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Feb 06, 2003 (10:05 pm)
My objection was to your repeated use of "mass production" as a mutually exclusive condition for exceptional quality. Mercedes has been markedly MORE of a mass producer than Cadillac for a number of recent years now, yet I don't see that same reasoning being used towards M-B. Yet it should be; as Mercedes' recently admitted & reported quality problems of late are well-known, while Cadillac's engineering has been comparatively trouble-free during the same period. Now it seems it is Mercedes that's coasting on it's reputation for a change.
Point being: Quantity alone does not automatically determine quality.
I listed many reasons & specific practices by Cadillac with regards to their past engineering, yet they were ignored or outright contradicted without any supporting data- driven only by vague perceptions. These practices are not fabricated, they are not exaggerated... yet here they are not accepted.
And the Rolls comparison is no compliment- powertrain-wise Rolls has traditionally been a dinosaur- years behind other luxury (and non-luxury) makes. Quiet, yes, and that's about it- technology-wise they hung back a good 10 years from contemporary tech, sometimes many more. Cadillac is traditionally an innovator, Rolls is not.
ndance- here's one back atcha:
Are we proving anything here with regards to the topic at hand?
Feb 06, 2003 (10:18 pm)
Feb 07, 2003 (6:56 am)
Question. Isn't the mind set not any different today, where cupholders are carefully analyzed to make sure they can hold a "big gulp", or that companies research where women keep their purses in the car when driving, or how people plug in their cell phone?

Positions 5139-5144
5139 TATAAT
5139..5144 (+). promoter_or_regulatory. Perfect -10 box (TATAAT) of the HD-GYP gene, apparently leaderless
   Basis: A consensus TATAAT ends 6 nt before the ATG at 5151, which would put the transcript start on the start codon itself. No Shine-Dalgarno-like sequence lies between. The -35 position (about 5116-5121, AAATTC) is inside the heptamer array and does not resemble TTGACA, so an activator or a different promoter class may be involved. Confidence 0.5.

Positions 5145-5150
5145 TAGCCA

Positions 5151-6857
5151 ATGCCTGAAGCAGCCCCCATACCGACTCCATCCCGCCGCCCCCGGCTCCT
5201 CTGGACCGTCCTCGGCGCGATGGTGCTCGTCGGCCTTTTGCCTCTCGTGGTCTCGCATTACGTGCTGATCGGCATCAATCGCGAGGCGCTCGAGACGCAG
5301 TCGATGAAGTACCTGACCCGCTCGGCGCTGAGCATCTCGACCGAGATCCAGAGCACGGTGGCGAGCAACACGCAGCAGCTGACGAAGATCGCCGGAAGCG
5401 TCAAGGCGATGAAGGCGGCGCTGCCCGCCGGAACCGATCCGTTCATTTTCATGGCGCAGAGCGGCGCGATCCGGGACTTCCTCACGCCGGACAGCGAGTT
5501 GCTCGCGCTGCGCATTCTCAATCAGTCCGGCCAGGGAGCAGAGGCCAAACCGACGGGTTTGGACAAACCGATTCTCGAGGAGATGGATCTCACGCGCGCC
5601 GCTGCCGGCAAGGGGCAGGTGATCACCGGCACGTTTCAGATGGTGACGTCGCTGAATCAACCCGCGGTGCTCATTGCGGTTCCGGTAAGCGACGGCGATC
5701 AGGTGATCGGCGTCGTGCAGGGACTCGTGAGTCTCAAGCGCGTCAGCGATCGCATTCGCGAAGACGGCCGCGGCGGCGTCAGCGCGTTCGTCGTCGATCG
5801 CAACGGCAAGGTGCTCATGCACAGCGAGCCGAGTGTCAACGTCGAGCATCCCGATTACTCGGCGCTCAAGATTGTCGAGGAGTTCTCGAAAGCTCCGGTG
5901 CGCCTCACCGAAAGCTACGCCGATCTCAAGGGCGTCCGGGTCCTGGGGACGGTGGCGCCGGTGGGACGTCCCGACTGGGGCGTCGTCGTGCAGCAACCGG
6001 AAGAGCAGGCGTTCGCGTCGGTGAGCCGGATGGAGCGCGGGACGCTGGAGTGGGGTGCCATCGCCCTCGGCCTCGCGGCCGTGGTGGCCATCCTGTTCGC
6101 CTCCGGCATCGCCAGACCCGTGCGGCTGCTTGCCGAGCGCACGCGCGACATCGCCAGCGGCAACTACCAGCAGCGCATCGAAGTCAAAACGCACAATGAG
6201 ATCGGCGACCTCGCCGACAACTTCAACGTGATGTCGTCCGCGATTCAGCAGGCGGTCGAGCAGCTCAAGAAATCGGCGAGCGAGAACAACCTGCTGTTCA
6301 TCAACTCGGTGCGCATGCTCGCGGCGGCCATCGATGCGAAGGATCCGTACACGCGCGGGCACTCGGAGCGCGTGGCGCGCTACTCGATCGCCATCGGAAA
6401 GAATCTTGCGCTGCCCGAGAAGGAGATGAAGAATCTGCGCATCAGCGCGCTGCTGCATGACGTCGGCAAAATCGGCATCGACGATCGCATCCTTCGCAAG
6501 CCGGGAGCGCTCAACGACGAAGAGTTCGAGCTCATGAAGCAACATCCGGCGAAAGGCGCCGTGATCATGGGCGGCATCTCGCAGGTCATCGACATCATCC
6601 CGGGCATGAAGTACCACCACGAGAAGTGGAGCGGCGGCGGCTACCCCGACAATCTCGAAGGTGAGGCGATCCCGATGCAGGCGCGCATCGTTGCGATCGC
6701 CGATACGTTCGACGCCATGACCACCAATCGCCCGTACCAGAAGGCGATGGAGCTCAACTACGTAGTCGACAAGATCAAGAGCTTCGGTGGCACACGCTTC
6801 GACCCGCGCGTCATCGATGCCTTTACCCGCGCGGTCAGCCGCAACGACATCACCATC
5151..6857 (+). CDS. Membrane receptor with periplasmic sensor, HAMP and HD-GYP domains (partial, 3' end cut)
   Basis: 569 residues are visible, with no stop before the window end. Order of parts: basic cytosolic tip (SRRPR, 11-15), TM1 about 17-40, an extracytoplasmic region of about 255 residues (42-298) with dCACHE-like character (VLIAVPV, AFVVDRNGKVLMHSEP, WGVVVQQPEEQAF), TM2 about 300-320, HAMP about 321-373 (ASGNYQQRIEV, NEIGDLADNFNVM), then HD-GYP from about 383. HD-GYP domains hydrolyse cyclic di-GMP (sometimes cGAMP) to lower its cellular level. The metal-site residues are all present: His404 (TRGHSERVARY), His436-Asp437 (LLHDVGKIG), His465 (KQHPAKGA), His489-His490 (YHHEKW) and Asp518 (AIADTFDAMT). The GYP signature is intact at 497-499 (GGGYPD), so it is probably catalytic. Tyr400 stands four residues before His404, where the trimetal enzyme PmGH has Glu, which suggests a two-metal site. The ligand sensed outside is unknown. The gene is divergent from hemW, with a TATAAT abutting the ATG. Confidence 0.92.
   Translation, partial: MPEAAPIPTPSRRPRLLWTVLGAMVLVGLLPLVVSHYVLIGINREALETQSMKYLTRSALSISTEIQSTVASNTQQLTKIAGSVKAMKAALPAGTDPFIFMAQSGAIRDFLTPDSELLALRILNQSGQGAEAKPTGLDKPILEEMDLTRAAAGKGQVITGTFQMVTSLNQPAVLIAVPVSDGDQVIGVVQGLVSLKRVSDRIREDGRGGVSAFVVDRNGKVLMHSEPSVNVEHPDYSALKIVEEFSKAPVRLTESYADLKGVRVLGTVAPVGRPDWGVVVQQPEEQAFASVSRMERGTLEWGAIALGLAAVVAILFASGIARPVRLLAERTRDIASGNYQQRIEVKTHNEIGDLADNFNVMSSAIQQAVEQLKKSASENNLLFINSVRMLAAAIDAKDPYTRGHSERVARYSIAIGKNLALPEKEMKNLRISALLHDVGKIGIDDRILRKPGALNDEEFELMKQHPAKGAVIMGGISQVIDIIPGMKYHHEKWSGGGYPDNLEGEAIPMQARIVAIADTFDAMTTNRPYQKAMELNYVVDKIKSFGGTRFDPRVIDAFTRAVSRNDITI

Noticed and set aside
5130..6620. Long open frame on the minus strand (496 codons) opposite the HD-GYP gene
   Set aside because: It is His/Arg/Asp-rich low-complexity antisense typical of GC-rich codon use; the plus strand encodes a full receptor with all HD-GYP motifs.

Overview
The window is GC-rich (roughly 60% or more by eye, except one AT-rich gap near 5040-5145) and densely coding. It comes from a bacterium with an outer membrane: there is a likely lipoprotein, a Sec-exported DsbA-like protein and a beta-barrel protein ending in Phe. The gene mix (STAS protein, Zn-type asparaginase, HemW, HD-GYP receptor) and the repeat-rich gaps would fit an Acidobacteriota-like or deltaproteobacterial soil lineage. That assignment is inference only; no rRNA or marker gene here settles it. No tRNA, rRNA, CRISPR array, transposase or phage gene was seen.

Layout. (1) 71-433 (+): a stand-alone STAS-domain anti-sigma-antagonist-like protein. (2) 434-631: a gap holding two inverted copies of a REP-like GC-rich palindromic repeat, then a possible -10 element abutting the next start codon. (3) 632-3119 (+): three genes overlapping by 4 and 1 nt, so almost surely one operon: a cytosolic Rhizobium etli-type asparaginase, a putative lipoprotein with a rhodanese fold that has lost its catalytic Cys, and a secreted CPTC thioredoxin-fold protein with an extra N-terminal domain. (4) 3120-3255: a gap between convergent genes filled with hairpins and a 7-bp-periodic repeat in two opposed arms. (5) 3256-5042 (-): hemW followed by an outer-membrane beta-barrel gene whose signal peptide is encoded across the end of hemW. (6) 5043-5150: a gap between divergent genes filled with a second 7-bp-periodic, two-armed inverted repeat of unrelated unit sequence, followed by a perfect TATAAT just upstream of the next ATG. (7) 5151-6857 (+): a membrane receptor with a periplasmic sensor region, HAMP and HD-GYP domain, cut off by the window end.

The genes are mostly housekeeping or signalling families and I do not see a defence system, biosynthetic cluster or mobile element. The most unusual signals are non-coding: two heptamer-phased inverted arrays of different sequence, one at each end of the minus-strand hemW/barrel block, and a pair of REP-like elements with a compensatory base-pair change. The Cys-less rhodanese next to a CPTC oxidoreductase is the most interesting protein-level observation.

In the 60's, I'm taking it wealthy mink wearing people were common Cadillac buyers.
I realize neither really improves the technology of the vehicle, but I don't know if things are any different today.
#62 of 88 I'm just bummed...
Feb 07, 2003 (10:47 am)
by how divergent my tastes are becoming from those of the average new car buyer. For a sedan, for instance, I'm thinking...
. LS1 + whatever that 6 speed is called
. no cup holders
. manual windows, seats, locks, trunk, no alarm
. no cladding, spoilers, wings, etc.
. 4 door, sort of medium sized BMWish body
. no cd player
. no abs
. 4 wheel disks
. simple dash
. say, $25k or so
. live axle is probably fine
The last decade or so has seen the U.S. devolve into a nation of Cadillac drivers. Overweight, gaudy cars, filled with 'content'. This sort of thing is fine for specialty cars, but when all cars (except for the cheapest economy cars/trucks) are filled with stuff that, to me, just represents more road-hugging weight and long term reliability problems, I get left out of the loop.
Feb 07, 2003 (11:03 am)